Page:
The final recommendation for Pandora’s Box from the Great Movies – 100 Years of Film book, is this darkly comic study of sex, desire, greed and cruelty from Roman Polanski.
Nigel (Hugh Grant) and Fiona (Kristin Scott Thomas) have been married for seven years, and are on a Mediterranean cruise as an anniversary present, and as a way to keep their spark alive.
When they encounter a woman aboard ship, Mimi (Emmanuelle Seigner), and Nigel is captivated immediately. Even when he meets her crippled husband, Oscar (Peter Coyote), he isn’t put off his pursuit.
At Oscar’s invitation, Nigel joins him on an almost nightly basis as the man recounts his relationship with Mimi, the passion of their initial meetings, the longing, the desire, the constant need for one another, progressing to debasing and degrading one another for the other’s pleasure, until their relationship becomes strained and broken. From there Oscar delights in being cruel to Mimi, toying with her emotions, torturing her mentally, safe in the knowledge she won’t leave.
When he finally believes he is rid of her, fate strikes, and he is hospitalized and ends up in Mimi’s hands, who is now aware of her power and isn’t afraid to use it, with their cruel roles brutally reversed.
Nigel sits, aghast, every night, unable to believe the things Oscar is sharing with him, both aroused and disgusted, and none of it sways his growing need for Mimi.
But what is really at stake here? What is really going on? And who will be hurt next?
Polanski deals with love and desire in the microcosm of a cruise ship, which, while we see it, never touches land. Dark things are discussed in tiny rooms, hidden from others, suggesting the compartmentalization of sexuality – everyone wants it, everyone wants to talk about it, but it’s never openly discussed.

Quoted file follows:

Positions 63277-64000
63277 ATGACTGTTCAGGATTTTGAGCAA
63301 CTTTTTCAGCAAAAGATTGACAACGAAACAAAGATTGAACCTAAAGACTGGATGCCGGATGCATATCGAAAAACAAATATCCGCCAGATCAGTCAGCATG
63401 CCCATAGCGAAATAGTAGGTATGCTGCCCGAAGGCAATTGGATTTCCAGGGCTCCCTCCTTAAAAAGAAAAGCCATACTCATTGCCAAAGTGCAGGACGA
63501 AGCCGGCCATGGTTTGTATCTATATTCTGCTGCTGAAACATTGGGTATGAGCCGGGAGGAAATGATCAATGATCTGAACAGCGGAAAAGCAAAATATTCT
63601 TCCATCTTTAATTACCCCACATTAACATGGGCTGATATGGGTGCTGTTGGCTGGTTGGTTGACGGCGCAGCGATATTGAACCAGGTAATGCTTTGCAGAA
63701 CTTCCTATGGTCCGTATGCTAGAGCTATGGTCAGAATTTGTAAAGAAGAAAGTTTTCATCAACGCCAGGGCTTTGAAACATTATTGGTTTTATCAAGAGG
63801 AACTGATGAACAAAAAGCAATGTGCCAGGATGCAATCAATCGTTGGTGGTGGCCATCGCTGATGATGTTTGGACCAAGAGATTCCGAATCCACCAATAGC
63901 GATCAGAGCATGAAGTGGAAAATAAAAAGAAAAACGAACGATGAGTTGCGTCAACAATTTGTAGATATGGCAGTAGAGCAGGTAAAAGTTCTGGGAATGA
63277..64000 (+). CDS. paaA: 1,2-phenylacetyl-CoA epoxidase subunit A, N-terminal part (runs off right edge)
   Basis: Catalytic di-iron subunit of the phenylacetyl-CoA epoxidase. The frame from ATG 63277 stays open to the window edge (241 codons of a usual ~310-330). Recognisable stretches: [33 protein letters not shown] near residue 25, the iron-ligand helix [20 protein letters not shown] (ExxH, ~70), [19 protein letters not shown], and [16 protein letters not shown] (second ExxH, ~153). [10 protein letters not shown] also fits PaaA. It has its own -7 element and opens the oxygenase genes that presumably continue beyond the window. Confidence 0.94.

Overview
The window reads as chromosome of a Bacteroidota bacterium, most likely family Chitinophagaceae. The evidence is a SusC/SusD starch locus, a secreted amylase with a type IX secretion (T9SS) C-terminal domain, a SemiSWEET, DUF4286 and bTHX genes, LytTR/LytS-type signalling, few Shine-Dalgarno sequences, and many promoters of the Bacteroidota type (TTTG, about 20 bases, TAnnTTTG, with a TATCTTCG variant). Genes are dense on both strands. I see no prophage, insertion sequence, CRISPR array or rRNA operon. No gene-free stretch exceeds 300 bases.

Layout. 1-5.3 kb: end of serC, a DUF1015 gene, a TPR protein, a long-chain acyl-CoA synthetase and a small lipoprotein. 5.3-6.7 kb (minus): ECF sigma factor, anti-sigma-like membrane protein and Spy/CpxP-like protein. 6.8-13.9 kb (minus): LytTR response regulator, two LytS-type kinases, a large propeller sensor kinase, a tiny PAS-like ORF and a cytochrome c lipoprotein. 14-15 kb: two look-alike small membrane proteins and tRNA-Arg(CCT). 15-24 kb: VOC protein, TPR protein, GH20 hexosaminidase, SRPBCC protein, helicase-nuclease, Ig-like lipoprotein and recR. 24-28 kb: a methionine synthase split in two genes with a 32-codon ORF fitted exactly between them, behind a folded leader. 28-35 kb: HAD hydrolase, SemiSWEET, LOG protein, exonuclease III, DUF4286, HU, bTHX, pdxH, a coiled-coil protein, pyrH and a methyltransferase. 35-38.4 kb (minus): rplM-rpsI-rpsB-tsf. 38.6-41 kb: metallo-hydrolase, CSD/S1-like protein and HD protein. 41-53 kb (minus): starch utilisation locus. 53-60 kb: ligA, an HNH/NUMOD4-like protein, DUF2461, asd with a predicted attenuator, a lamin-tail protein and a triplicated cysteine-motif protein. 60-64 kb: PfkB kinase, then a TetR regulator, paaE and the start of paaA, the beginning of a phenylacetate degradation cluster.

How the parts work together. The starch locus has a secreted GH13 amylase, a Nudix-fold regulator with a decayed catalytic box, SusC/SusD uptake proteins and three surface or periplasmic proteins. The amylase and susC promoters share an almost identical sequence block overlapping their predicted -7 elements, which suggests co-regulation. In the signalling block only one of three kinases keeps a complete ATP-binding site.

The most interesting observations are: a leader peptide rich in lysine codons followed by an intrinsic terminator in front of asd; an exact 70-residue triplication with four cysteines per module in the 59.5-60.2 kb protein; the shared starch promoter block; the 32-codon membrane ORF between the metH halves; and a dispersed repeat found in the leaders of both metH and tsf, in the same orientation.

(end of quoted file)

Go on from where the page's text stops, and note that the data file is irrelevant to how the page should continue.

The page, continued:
Cruelty plays a part for all parties in the film, Oscar is cruel not only to Mimi but to Nigel as he taunts and teases endlessly about Mimi, while she in turn endlessly tortures Oscar and Nigel, and Nigel, who is incredibly weak-willed, neglects and by extension is cruel to Fiona, who, playing to the stiff upper-lip, repressed stereotype of an English woman, has her own sensual depths that have yet to be explored.
Polanski makes a film that is erotic and painful, as we watch need give way to desire, as lust turns to disgust.
Darkly funny in a number of spots, the film relies almost completely on the performances of Coyote and Seigner, both of whom are excellent, Seigner begins naive and willing, before becoming cold and manipulative, while Coyote goes through a physical transformation that reflects his emotional state.
While not a film for everyone, this one was highly enjoyable for me, and has become one of my favorite Polanski films, after Chinatown of course…
These past few films in the drama chapter of Great Movies – 100 Years of Film have dealt with strong woman characters, their sexuality and their power, and watch as a whole, was quite an experience.
Next time around, it looks like we’re taking on society with The Rules of the Game, and its recommendations. Stay tuned!